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The landscape settings of three Iron Age ‘Territorial Oppida’in Southern Britain: a study carried out using aerial photographs and lidar

Truscoe, K. M. (2021) The landscape settings of three Iron Age ‘Territorial Oppida’in Southern Britain: a study carried out using aerial photographs and lidar. PhD thesis, University of Reading

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To link to this item DOI: 10.48683/1926.00106246

Abstract/Summary

The aim of this thesis is to analyse the landscapes of three sites classified as territorial oppidain Southern Britain in order to assess whether they possess sufficient similarities to justify their being put into this category, and, by comparison with other sites, test the validity of the monument term. Three case studies, Chichester,ColchesterandSilchester, have been examinedusing a landscape-scale approachin order to contextualise these sites, to analyse how they might have developed,and the relationships they may have had with settlements within their environs. To this end new data havebeen collected from aerial photographs and lidar and combined with information from other sources for the three case study areas, in order to establish as consistent a baseline of archaeological knowledge as is possiblewith which to compare them. The three landscapes have then been analysed with the objective of answering the question of whether they form part of a common monument category, with similar features and patterns of settlement. Ithasbeendemonstrated that a systematic study of the landscapes ofthese sitescan yield new information which aids understanding of the patterns of settlement and land use, even in relativelywell-studied Colchester and Silchester. The conclusion of this study is thatthe differences between these three sites appear to outweigh theirsimilarities,and the inclusion ofChichester,ColchesterandSilchester in the same narrow monument category appears inappropriate.The concept of a specific territory bounded by linear earthworks is hard to define. It places an artificial distinction between the core settlements, where they can be defined,and the apparent links both with the landscapes around them, and the not necessarily coherent dyke`systems’that have been associatedwith them. Overall, use of themorphological descriptor `territorial oppidum’ to describe all these sites appearsinappropriate and the alternate term, Late Iron Age social centres,may be more suitable.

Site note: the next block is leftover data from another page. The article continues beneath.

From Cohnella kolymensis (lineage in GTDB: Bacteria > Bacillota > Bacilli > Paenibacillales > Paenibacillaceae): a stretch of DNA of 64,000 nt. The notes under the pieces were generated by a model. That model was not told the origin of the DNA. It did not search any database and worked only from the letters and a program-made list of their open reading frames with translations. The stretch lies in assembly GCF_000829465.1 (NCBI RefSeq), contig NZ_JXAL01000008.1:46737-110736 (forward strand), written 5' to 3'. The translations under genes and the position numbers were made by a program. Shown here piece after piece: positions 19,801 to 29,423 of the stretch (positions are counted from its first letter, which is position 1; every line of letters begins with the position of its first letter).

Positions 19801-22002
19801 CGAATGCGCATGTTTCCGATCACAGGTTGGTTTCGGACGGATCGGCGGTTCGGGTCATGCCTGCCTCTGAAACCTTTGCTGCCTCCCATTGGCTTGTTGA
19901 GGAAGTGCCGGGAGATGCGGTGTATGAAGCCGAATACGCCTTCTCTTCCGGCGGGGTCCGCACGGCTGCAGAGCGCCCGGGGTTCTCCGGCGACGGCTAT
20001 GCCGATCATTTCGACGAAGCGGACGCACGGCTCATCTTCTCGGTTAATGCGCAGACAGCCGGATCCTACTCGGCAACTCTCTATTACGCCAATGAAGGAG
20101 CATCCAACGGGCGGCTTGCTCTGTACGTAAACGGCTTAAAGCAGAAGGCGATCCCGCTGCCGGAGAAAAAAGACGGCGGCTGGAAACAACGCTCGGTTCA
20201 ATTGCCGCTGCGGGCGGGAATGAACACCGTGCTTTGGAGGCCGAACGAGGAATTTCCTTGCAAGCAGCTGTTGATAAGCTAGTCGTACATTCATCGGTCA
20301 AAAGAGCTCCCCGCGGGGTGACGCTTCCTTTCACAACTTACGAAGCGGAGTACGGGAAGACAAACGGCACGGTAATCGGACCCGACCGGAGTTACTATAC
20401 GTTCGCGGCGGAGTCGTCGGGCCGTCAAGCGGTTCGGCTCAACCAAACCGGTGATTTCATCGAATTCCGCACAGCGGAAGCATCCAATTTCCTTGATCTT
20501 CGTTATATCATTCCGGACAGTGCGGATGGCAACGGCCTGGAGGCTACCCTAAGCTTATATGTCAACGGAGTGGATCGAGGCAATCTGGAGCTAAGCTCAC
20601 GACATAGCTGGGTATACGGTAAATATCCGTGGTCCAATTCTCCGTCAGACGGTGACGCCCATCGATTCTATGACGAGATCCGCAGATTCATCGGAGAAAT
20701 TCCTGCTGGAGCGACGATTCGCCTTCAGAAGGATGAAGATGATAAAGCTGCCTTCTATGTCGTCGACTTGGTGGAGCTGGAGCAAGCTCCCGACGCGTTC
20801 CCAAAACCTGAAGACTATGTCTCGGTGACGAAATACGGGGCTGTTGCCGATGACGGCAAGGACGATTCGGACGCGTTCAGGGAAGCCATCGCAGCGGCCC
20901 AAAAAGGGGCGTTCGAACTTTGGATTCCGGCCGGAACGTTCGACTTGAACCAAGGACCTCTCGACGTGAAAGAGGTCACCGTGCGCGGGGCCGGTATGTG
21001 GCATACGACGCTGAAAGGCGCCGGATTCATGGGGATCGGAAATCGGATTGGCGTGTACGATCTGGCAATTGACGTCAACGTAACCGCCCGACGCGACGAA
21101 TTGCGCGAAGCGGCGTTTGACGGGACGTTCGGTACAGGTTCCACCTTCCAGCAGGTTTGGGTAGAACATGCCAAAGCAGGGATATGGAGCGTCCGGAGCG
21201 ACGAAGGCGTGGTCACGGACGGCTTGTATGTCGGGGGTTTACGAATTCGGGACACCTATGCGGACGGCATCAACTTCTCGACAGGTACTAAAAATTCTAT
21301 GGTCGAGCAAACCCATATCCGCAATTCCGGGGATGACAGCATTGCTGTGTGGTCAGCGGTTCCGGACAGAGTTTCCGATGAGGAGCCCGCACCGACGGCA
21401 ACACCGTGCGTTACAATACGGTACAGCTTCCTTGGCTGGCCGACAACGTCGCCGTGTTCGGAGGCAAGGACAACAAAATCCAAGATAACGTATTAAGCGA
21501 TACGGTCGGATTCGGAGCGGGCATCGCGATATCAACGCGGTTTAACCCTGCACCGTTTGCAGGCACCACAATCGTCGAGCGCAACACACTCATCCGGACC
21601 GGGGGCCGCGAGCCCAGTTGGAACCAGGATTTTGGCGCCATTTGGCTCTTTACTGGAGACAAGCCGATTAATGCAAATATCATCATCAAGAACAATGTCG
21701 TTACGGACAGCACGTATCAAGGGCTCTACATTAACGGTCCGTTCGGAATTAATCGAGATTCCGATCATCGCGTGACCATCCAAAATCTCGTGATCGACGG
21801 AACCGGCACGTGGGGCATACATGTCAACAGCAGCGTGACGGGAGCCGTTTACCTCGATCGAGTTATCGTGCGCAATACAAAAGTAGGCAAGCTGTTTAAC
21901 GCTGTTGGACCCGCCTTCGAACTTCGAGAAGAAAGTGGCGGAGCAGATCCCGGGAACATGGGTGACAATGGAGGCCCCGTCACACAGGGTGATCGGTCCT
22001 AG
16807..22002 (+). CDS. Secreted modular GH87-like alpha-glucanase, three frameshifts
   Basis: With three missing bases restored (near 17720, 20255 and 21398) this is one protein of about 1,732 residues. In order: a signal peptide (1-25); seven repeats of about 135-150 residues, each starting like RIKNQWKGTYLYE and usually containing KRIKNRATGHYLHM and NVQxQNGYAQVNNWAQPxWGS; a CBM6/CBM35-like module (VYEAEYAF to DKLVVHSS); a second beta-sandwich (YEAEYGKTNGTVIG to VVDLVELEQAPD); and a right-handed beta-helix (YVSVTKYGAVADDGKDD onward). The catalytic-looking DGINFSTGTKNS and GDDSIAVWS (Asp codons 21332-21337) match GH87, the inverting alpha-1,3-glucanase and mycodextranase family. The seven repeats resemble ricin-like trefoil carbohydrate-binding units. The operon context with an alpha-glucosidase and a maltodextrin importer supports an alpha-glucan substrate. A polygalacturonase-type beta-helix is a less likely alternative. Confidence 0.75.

Item Type:Thesis (PhD)
Thesis Supervisor:Fulford, M.
Thesis/Report Department:School of Archaeology, Geography & Environmental Science
Identification Number/DOI:https://doi.org/10.48683/1926.00106246
Divisions:Science > School of Archaeology, Geography and Environmental Science
ID Code:106246

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